Nino Cipri’s 2020 Finna is a standalone SF novella.
Heartbroken over her breakup with Jules, Ava has rearranged her life to minimize contact with her ex. A challenging task, given that the pair both work at soulless big box store LitenVärld. Still, careful schedule management should do the trick. At least if fucking Derek doesn’t call in sick, obligating Ava come in to work on what should be an off-day.
The resulting encounter between the former couple is as uncomfortable as it is unwanted. But it could be worse — and is.
Customer Ursula Nouri has vanished. She’s just one more victim of a tendency for wormholes to form between LitenVärld stores in neighbouring universes. An unsuspected side-effect of the company policy to make every store the same, thus providing customers with familiar environments wherever they shop.
It has been decided at the highest level that if most customers are happy and a few disappear, this is just another cost of business. It is not mentioned in any corporate brochures or documents, of course. Plausible deniability. However, at one point LitenVärld did maintain an elite team of interdimensional adventurers. Their Finna agents entered the wormholes to track down and retrieve errant customers. This department was eliminated after the 2008 financial crisis. Too expensive.
The new system: send off the two most recent hires to do the search and rescue. Give them inexpensive equipment that may or may not suffice to the task. Lose a few employees? Another cost of doing business.
At Ava’s LitenVärld, the two most recent hires are Jules and Derek. It therefore falls to Jules and Derek to venture into exotic worlds filled with dangers beyond their wildest nightmares. Or rather it would be, if Derek were not sick. In his absence, the task falls to Jules and the third most recent hire.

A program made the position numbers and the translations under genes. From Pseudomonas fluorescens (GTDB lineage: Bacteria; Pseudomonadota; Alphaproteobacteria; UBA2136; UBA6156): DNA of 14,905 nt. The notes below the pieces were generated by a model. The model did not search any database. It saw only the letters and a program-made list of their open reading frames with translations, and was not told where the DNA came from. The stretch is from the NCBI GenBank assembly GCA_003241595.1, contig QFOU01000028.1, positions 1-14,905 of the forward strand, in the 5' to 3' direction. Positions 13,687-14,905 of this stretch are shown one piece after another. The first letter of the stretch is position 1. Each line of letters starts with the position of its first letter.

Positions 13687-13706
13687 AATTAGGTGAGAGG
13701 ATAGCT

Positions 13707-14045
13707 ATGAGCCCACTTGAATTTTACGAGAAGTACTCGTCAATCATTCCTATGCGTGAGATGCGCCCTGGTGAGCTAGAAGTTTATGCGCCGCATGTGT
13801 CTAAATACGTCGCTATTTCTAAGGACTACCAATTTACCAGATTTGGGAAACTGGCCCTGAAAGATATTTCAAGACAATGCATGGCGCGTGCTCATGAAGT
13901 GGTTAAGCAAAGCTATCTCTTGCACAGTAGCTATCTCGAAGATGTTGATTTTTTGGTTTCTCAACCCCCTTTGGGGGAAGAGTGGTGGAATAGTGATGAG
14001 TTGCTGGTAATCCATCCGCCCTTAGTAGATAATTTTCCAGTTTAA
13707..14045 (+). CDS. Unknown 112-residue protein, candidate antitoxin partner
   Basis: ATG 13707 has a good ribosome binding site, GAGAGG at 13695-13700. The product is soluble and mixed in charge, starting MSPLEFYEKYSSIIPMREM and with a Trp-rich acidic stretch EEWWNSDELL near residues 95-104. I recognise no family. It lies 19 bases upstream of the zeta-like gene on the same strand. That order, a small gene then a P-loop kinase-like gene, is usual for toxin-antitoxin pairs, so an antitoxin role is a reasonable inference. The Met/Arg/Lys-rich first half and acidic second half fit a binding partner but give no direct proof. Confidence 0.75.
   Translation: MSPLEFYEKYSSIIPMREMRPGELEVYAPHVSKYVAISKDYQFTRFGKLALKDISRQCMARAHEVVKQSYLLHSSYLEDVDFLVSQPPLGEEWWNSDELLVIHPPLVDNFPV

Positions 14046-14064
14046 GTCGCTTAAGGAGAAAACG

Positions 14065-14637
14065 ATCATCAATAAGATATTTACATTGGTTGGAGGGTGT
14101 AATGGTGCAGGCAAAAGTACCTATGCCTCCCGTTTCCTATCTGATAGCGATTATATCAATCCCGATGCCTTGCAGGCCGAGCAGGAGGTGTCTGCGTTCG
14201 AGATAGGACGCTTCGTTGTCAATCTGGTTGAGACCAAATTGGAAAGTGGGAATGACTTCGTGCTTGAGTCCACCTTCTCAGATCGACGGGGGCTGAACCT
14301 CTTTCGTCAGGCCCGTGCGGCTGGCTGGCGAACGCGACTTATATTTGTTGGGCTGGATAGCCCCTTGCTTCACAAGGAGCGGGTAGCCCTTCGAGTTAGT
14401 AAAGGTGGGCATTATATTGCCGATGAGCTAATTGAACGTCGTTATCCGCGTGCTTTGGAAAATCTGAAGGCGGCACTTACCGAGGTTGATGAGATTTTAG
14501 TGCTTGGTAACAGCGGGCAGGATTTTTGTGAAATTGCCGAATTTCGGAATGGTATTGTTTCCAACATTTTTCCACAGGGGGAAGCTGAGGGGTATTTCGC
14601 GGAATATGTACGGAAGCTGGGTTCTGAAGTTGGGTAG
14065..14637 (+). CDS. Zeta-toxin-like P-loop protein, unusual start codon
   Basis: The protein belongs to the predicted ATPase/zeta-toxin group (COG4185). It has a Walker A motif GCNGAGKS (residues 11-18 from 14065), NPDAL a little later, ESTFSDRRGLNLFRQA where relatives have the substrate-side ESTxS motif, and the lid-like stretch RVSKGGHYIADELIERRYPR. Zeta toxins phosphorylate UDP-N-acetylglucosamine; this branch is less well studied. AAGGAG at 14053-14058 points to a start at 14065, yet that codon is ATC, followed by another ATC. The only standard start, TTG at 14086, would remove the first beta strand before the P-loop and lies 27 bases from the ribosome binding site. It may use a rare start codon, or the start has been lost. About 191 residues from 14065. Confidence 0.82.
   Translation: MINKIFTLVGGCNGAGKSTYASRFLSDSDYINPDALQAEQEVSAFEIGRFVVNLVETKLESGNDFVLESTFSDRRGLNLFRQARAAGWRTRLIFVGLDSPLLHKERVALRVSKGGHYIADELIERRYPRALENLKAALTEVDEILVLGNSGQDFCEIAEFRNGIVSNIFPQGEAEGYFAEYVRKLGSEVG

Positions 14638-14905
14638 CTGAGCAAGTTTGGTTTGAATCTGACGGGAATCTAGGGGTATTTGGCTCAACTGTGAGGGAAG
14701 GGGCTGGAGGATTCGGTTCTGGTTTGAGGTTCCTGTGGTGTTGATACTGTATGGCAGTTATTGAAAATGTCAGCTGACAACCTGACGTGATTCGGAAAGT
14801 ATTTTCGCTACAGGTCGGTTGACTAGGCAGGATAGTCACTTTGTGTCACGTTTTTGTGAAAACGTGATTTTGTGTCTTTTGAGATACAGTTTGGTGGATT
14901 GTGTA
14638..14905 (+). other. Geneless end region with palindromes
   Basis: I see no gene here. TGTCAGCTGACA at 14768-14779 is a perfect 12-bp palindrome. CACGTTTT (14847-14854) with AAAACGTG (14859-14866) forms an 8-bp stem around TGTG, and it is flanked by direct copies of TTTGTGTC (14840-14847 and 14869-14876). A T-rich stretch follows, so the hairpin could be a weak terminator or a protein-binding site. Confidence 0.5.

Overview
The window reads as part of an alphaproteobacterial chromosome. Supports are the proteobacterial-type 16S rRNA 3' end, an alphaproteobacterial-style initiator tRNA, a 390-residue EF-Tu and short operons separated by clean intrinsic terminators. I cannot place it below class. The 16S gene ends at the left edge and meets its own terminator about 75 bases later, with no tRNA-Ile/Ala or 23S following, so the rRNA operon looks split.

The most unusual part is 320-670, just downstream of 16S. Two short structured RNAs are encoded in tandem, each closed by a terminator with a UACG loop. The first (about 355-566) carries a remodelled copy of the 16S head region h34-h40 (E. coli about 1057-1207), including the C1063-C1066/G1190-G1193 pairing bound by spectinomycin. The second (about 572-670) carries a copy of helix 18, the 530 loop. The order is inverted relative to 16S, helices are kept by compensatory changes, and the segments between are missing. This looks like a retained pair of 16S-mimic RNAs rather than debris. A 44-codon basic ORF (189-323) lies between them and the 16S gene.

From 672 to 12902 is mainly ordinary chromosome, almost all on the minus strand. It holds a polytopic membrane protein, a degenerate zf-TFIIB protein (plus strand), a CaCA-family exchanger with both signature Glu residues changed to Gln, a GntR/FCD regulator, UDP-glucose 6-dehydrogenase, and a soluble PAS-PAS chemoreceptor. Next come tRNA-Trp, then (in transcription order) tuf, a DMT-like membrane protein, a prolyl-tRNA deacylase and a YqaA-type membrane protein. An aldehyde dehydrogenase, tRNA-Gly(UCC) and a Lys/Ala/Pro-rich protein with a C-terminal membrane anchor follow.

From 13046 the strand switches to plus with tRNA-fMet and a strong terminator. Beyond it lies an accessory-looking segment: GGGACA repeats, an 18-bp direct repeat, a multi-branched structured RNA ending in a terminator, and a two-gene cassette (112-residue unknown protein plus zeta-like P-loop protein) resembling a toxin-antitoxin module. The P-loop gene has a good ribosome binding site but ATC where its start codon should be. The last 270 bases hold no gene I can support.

Derek does really well for himself for someone who never appears on stage, although it is unlikely he will ever know how lucky he was. Timing is everything, especially where interdimensional maws of probable doom are concerned.
This is a very modern story, which means Ava and Jules work for a supervisor utterly bereft of common decency and for a corporation might as well be some Cosmic Horror for all the concern it shows for staff and customers. But … no matter how badly things go for Ava and Jules, the shareholders will come out OK.
Their perilous adventure is complicated by the fact that Ava and Jules are a very modern, very queer couple. A couple with an impressive inability to communicate clearly and honestly with each other. Or rather, disparate inabilities; Ava has her issues, Jules has her issues, and the two sets interact in toxic ways.
This is a short, charming tale of love, heartbreak, late capitalism, and carnivorous furniture.